07-14-2011 09:40 AM - edited 07-14-2011 09:48 AM
Just got the router and set it up...
On the 2.4ghz side, I'm set up on the cleanest channel (per inssider) which is 6, channel width is auto (although I've tried it fixed at 20 also), N-only, and security is WPA2 personal. WMM support is enabled. I'm running firmware 1.0.02
The laptops continually stay around 72mpbs, occasionally jumping to numbers in the 100 range... twice I saw it actually hit 144. Inssider shows the max rate as 144, while other N networks in range are as high as 270. I'm sitting right next to the router with 5 bars -- why is the max rate 144? Why won't it run at 300?
07-14-2011 11:11 AM
07-14-2011 12:55 PM - edited 07-14-2011 01:02 PM
Here are the available networks....
I guess I didn't realize that to achieve 300mbps you had to use 40mhz, which means you're using 2 channels simultaneously.
The laptop I'm currently on does in fact have an intel wireless adapter... I changed the settings for the adapter from 20mhz only to auto, but it's still the same... I'm assuming because the router is still only chosing to run at 20mhz... Is there a way to force the router into 40mhz mode?
07-14-2011 01:14 PM
07-14-2011 01:15 PM
I found another one of your threads and found my answers:
I guess even with the other weak networks around me, it might be more detremental for me to run 40mhz... I could live with 144, but it's still odd sitting directly next to the router and only seeing 72.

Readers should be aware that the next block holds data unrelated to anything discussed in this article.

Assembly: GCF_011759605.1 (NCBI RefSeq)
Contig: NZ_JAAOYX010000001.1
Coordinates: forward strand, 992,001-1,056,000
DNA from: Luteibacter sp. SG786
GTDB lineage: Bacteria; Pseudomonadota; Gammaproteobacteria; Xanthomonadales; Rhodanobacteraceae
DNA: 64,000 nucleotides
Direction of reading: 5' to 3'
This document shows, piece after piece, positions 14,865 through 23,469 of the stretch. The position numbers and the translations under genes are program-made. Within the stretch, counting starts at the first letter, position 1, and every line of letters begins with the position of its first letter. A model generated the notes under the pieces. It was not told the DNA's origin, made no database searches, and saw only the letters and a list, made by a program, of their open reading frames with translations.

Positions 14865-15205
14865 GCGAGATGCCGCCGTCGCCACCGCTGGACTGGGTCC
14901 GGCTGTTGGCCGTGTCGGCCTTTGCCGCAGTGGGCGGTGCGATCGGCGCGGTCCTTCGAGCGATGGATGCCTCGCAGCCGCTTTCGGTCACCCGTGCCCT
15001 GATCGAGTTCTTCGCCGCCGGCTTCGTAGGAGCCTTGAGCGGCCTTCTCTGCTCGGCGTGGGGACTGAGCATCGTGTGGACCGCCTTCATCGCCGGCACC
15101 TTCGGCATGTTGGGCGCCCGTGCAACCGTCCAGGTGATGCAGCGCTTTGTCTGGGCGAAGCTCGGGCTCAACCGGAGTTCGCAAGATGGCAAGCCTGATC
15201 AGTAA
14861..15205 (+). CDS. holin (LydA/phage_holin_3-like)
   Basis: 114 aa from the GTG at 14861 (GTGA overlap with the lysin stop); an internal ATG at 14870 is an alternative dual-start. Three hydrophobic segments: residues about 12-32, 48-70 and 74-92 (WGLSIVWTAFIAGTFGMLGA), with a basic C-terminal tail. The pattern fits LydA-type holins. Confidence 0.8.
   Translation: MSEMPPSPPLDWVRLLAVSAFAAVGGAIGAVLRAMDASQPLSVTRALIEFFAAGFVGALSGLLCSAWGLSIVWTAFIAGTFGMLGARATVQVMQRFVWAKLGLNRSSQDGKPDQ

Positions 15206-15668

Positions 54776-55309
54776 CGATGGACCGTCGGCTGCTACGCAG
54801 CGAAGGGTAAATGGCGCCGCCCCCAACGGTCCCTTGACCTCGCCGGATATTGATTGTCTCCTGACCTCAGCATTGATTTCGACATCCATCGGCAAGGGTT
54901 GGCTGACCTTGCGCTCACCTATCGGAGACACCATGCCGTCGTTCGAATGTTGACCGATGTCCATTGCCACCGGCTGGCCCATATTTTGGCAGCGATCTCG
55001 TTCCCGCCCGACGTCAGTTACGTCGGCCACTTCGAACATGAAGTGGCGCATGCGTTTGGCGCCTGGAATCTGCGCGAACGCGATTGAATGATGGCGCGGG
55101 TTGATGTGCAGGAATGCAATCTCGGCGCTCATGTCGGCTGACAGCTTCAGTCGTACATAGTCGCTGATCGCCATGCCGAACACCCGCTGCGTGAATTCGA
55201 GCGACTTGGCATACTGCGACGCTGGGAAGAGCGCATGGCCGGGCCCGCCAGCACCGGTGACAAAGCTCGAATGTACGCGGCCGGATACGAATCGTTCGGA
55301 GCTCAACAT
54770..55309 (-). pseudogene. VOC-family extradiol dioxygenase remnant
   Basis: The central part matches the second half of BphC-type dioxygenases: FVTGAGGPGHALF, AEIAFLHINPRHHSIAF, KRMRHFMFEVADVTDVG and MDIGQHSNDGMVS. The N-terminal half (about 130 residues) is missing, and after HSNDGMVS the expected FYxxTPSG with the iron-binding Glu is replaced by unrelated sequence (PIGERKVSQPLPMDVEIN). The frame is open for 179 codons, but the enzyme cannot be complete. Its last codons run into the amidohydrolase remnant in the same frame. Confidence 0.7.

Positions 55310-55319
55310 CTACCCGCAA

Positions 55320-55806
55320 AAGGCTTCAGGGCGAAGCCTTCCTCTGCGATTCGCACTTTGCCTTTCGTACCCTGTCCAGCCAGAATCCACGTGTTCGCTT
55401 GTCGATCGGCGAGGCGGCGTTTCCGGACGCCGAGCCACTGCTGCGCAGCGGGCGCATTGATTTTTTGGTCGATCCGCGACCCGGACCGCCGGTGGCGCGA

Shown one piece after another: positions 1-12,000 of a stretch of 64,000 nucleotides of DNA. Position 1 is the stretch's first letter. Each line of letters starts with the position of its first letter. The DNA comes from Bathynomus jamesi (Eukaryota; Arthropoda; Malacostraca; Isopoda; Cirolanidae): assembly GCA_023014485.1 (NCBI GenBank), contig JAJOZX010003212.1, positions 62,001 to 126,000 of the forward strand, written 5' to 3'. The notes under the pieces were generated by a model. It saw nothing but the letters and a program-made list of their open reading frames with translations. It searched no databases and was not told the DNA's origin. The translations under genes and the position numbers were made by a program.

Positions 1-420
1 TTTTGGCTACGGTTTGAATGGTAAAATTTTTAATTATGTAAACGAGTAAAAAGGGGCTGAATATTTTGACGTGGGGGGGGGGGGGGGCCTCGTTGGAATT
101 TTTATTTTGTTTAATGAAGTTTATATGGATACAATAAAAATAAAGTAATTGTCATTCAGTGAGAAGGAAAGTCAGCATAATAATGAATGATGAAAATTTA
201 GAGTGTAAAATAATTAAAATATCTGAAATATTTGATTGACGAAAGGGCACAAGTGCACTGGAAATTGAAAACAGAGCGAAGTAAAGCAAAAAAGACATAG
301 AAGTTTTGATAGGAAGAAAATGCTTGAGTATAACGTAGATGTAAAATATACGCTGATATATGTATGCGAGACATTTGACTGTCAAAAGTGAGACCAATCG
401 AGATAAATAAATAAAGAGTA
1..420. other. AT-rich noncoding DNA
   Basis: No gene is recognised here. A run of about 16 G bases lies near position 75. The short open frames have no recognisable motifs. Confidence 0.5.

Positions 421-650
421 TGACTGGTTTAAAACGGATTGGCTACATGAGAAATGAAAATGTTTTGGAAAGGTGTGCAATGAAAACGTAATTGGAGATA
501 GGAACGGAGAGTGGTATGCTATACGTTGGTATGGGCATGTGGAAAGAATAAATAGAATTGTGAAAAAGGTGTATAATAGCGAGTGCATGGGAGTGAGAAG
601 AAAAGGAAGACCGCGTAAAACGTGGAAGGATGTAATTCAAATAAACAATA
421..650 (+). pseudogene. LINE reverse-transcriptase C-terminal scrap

I hope my 450mbps trendnet usb adapter sees better results when it comes in. I will test everything with file transfers as well, as I realize the link rate doesn't necessarily have anything to do with actual throughput rates.
07-14-2011 01:43 PM
So with my old G only network, I was ftping files wirelessly from my laptop to my HTPC which is also connected wirelessly at an average rate of 1Mbps.
With the E4200, my test laptop connects to the 5ghz radio consistantly over a 200mbps link rate (currently at 270). My HTPC is still connected via my old ASUS router/bridge running on the G network. I was seeing an average of 2Mbps... when pulling from my HTPC back to this laptop, I was actually hitting 2.75mbps quite often. **note -- this isn't the same laptop I was using in my above posts. Anyway, there seems to be a big difference
The trendnet 450mbps usb adapter I mentioned earlier will replace the 802.11g bridge, so hopefully when that comes in, the next test will result in even better transfer rates.
07-14-2011 09:42 PM
11-09-2011 02:58 PM
I read all the threads about the 144Mbps limitation on the E4200 and the explanations about interference and stability. I understand that there is a trade-off.
BUT why does CISCO advertise the E4200 model as "Transfer rates up to 300 + 450 Mbps speed for a premium home network experience" if it can NOT achieve a rate above 144Mbps?
I`m far from pleased and this can be called false advertising.
Where am I worong?
11-09-2011 03:27 PM
^^ Because under IDEAL conditions it is possible to connect at the rate. However, you will be FAR from ideal and never achieve those rates. Remember whatever you connect at the wireless speed, you will only transfer data at 50% of that rate (on a good day with a tail wind).